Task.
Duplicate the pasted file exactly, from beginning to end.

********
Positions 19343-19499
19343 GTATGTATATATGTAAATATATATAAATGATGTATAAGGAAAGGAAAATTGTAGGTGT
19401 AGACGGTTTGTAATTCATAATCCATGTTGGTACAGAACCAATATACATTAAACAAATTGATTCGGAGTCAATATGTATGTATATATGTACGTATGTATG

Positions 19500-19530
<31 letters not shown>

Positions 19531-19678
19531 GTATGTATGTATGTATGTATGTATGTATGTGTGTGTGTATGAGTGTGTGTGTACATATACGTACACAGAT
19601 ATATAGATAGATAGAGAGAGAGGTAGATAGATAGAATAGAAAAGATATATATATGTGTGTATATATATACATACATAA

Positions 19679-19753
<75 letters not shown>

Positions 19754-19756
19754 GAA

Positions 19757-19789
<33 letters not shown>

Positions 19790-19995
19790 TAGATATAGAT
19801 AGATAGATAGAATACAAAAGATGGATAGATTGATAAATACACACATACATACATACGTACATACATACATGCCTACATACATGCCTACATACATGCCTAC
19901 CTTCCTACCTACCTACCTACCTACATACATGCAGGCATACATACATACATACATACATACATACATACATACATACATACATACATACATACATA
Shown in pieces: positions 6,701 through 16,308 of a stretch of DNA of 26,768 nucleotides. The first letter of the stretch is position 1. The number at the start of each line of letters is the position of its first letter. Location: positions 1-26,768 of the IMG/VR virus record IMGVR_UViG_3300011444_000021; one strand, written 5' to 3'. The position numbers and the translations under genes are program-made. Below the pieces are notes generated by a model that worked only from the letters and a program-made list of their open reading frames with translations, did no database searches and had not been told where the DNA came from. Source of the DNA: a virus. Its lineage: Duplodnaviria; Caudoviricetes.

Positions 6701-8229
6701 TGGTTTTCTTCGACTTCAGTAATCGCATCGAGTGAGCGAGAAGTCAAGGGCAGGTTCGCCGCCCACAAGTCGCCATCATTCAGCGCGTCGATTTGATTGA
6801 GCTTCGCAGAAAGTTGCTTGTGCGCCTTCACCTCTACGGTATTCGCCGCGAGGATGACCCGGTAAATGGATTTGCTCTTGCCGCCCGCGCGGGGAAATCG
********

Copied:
Positions 19343-19499
19343 GTATGTATATATGTAAATATATATAAATGATGTATAAGGAAAGGAAAATTGTAGGTGT
19401 AGACGGTTTGTAATTCATAATCCATGTTGGTACAGAACCAATATACATTAAACAAATTGATTCGGAGTCAATATGTATGTATATATGTACGTATGTATG

Positions 19500-19530
<31 letters not shown>

Positions 19531-19678
19531 GTATGTATGTATGTATGTATGTATGTATGTGTGTGTGTATGAGTGTGTGTGTACATATACGTACACAGAT
19601 ATATAGATAGATAGAGAGAGAGGTAGATAGATAGAATAGAAAAGATATATATATGTGTGTATATATATACATACATAA

Positions 19679-19753
<75 letters not shown>

Positions 19754-19756
19754 GAA

Positions 19757-19789
<33 letters not shown>

Positions 19790-19995
19790 TAGATATAGAT
19801 AGATAGATAGAATACAAAAGATGGATAGATTGATAAATACACACATACATACATACGTACATACATACATGCCTACATACATGCCTACATACATGCCTAC
19901 CTTCCTACCTACCTACCTACCTACATACATGCAGGCATACATACATACATACATACATACATACATACATACATACATACATACATACATACATA
Shown in pieces: positions 6,701 through 16,308 of a stretch of DNA of 26,768 nucleotides. The first letter of the stretch is position 1. The number at the start of each line of letters is the position of its first letter. Location: positions 1-26,768 of the IMG/VR virus record IMGVR_UViG_3300011444_000021; one strand, written 5' to 3'. The position numbers and the translations under genes are program-made. Below the pieces are notes generated by a model that worked only from the letters and a program-made list of their open reading frames with translations, did no database searches and had not been told where the DNA came from. Source of the DNA: a virus. Its lineage: Duplodnaviria; Caudoviricetes.

Positions 6701-8229
6701 TGGTTTTCTTCGACTTCAGTAATCGCATCGAGTGAGCGAGAAGTCAAGGGCAGGTTCGCCGCCCACAAGTCGCCATCATTCAGCGCGTCGATTTGATTGA
6801 GCTTCGCAGAAAGTTGCTTGTGCGCCTTCACCTCTACGGTATTCGCCGCGAGGATGACCCGGTAAATGGATTTGCTCTTGCCGCCCGCGCGGGGAAATCG